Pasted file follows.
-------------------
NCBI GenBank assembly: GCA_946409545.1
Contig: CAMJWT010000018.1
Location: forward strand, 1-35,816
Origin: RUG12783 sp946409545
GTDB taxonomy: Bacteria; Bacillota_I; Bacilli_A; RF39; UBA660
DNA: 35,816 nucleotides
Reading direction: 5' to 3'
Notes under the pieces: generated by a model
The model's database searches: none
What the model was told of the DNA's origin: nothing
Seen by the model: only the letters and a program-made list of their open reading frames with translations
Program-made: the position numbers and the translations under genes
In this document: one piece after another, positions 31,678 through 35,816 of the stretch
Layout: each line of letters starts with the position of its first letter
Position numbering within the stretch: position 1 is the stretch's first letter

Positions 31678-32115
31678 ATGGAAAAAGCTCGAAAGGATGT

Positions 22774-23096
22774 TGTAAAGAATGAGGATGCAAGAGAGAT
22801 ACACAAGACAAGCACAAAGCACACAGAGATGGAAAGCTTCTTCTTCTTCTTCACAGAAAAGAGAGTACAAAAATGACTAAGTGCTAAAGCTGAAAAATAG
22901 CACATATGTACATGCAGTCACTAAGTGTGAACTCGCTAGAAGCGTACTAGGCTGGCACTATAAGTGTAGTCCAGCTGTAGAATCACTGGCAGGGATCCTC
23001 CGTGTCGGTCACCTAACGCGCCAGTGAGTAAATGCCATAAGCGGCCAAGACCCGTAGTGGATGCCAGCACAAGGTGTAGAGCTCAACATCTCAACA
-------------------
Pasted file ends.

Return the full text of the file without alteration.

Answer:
NCBI GenBank assembly: GCA_946409545.1
Contig: CAMJWT010000018.1
Location: forward strand, 1-35,816
Origin: RUG12783 sp946409545
GTDB taxonomy: Bacteria; Bacillota_I; Bacilli_A; RF39; UBA660
DNA: 35,816 nucleotides
Reading direction: 5' to 3'
Notes under the pieces: generated by a model
The model's database searches: none
What the model was told of the DNA's origin: nothing
Seen by the model: only the letters and a program-made list of their open reading frames with translations
Program-made: the position numbers and the translations under genes
In this document: one piece after another, positions 31,678 through 35,816 of the stretch
Layout: each line of letters starts with the position of its first letter
Position numbering within the stretch: position 1 is the stretch's first letter

Positions 31678-32115
31678 ATGGAAAAAGCTCGAAAGGATGT

Positions 22774-23096
22774 TGTAAAGAATGAGGATGCAAGAGAGAT
22801 ACACAAGACAAGCACAAAGCACACAGAGATGGAAAGCTTCTTCTTCTTCTTCACAGAAAAGAGAGTACAAAAATGACTAAGTGCTAAAGCTGAAAAATAG
22901 CACATATGTACATGCAGTCACTAAGTGTGAACTCGCTAGAAGCGTACTAGGCTGGCACTATAAGTGTAGTCCAGCTGTAGAATCACTGGCAGGGATCCTC
23001 CGTGTCGGTCACCTAACGCGCCAGTGAGTAAATGCCATAAGCGGCCAAGACCCGTAGTGGATGCCAGCACAAGGTGTAGAGCTCAACATCTCAACA